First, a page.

In the trailer of Ram Madhvani’s newsroom drama, Dhamaka, she can be seen as as Kartik Aryan’s boss, pushing her star-anchor to bring out his best — an “upper class” woman as opposed to the middle-class characters she’s played so far. She has auditioned for all these roles — a step in the process that many actors don’t like to go through. But Subhash is grateful for them because they give an actor a chance to show that he or she can pull off a role even if the director didn’t think so. Alankrita Srivastava, for example, didn’t think she could be Lily in Bombay Begums (even though she thought highly of Subhash as an actor); but the casting director Shruti Mahajan thought otherwise. She insisted that there’s no harm auditioning her and they can always say no if it didn’t work out. The result was thrilling. After seeing the tapes, Srivastava called her up to say that “she was so excited to see her in that space” and couldn’t wait to start shooting. As much as Subhash is thankful to “creators” like Srivastava and Kashyap for giving her these opportunities, she wants to applaud the work of casting directors, who are emerging as the new star-makers in this age of streaming. “Gautam Kishandchandani for Sacred Games, Tess Joseph for Selection Day, Mukesh Chhabra for Raman Raghav 2.0…I could go on,” she says. What sounds like a message to them, she says, “I feel like doing an action film”. If it’s difficult to imagine her kicking ass in an action film, well, they can always audition her.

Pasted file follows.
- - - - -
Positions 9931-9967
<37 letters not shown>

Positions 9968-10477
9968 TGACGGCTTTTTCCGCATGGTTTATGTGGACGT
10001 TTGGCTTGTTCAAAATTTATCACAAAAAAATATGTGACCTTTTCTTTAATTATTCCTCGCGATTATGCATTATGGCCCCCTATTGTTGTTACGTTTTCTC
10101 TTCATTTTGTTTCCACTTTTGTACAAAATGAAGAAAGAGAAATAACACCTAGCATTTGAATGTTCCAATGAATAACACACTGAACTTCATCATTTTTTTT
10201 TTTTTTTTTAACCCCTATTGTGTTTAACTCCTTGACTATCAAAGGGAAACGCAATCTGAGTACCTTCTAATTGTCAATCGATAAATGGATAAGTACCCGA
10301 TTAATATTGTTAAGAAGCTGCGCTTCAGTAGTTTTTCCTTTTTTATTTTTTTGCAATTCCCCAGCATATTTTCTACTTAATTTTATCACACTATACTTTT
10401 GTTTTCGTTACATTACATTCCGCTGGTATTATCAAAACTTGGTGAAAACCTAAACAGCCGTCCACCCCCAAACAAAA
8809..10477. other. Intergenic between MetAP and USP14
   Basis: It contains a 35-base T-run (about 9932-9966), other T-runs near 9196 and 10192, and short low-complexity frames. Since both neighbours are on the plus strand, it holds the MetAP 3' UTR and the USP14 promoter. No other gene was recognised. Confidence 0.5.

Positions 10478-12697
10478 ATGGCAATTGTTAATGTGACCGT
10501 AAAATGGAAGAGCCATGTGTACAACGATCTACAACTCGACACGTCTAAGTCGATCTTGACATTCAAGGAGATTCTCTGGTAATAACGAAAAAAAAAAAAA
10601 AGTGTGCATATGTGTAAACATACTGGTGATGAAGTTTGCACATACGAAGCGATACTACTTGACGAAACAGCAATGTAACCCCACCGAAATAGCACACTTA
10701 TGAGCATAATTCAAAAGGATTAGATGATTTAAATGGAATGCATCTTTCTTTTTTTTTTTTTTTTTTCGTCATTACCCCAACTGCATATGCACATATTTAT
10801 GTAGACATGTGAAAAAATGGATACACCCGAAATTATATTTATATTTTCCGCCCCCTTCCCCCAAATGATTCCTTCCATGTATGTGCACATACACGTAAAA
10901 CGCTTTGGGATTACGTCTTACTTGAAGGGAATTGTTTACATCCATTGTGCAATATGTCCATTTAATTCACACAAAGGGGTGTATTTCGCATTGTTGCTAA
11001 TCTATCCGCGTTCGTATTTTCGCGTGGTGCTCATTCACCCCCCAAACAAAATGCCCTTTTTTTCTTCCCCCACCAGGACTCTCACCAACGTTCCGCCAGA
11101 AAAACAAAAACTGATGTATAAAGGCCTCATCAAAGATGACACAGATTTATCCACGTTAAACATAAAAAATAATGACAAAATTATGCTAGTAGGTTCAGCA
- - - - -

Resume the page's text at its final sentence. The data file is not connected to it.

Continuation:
As much as Subhash is thankful to “creators” like Srivastava and Kashyap for giving her these opportunities, she wants to applaud the work of casting directors, who are emerging as the new star-makers in this age of streaming… What sounds like a message to them, she says, “I feel like doing an action film”.